C2E2: Mike Mignola Spotlight

Mike Mignola arrived at his panel Saturday at the Chicago Comics & Entertainment Expo with no agenda and no safety net. "I'm on your time," he told the audience, "so I want to talk about what you want to talk about."

And that's what the popular creator did. For the next hour, Mignola sat alone at a table at the head of a cavernous panel room half-filled with fans and answered their questions about "Hellboy," "B.P.R.D.," and his other works. There were no big revelations, just a comfortable back and forth between the creator and his readers.

The first question was whether the Hellboy universe, which includes movies and spinoffs of the original series, has become overwhelming.

"The Hellboy universe as I view the Hellboy universe, is not the movies," Mignola said. "There is a movie universe that I have little to do with. My Hellboy universe is the comics. It's not my goal to make it a bigger universe, it's just that as these stories pop up, they have to get done."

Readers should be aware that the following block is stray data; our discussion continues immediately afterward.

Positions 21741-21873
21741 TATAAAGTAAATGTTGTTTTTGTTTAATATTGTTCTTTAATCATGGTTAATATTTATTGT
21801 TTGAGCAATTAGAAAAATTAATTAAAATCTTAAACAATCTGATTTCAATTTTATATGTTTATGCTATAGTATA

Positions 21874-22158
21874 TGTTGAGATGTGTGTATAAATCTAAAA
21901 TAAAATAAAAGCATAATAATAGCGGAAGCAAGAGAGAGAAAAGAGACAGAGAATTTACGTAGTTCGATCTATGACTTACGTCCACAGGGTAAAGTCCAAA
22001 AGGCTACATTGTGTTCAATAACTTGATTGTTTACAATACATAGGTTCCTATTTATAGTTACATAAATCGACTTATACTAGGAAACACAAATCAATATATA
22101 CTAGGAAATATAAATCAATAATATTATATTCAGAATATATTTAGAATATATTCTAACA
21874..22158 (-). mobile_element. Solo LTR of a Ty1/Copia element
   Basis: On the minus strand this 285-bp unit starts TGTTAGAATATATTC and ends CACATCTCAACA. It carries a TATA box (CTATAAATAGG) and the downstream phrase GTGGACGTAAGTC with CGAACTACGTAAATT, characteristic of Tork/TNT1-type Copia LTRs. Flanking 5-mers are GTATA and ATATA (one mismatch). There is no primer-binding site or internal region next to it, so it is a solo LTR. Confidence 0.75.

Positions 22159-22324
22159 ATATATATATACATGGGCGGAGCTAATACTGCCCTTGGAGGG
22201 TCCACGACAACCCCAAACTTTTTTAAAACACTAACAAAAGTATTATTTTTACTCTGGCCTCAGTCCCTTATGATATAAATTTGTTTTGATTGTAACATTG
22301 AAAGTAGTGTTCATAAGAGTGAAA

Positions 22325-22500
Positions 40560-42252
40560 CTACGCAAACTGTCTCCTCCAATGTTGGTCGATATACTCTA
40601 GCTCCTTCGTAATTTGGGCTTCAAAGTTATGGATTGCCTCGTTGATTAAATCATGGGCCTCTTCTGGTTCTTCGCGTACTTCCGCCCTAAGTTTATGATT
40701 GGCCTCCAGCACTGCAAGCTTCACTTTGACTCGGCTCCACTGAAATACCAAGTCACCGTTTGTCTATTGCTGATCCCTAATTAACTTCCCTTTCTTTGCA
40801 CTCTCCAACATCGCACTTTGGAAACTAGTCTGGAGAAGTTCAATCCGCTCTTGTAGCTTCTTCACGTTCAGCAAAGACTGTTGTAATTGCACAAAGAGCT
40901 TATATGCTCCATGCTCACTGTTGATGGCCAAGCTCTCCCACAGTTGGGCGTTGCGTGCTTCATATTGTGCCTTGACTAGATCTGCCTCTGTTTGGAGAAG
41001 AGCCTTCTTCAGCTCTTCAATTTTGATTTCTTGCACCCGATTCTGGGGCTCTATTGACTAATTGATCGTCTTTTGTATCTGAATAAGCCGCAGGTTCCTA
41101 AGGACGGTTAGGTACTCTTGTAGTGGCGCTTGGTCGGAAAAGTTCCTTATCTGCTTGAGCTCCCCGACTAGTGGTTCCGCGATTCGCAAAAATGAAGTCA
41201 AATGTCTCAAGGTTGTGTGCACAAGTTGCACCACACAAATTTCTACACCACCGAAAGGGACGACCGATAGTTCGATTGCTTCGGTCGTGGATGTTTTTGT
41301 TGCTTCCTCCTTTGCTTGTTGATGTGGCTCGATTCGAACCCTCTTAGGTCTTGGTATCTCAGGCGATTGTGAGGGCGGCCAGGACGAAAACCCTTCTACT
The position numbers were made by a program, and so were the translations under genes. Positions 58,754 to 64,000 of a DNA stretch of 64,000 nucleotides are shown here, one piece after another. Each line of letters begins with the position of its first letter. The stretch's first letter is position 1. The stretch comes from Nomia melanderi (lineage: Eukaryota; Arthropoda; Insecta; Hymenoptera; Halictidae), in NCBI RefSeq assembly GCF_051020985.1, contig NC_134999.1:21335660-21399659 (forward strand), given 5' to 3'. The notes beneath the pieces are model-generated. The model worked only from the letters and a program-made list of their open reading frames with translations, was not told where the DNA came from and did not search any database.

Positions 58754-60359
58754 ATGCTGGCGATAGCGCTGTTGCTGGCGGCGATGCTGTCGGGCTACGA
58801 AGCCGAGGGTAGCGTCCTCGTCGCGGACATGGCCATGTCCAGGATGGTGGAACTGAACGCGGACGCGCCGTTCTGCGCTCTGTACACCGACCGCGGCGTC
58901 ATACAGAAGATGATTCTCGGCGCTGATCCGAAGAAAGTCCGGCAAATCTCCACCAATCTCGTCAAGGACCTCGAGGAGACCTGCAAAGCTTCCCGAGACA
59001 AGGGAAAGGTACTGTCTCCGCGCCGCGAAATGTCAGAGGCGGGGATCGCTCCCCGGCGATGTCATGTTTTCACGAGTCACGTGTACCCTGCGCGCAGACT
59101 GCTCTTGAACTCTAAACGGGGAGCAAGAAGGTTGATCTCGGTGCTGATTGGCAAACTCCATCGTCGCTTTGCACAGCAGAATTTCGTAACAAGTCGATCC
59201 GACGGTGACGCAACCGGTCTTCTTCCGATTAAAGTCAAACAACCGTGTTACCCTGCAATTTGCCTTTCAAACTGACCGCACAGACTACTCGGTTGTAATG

"I think we are doing a good job of keeping it a rich world without a ton of information," he continued. "Some of these comics, it's like this guy shows up and says 'Hi! I got 200 years of universe that I'm going to tell you about on page two!'"

Mignola's tack, on the other hand, is to slowly fill in the gaps with stories that interest him: "My goal with 'Hellboy' was, and still is, to eventually cover all the different geographical areas and do the folklore specific to those areas. There's about a 45 or 50 year gap between when Hellboy appears on Earth and when the first Hellboy story takes place, so, little by little, I'm throwing stories into those years. Those are 50 years of Hellboy just being a guy roaming around the world fighting monsters.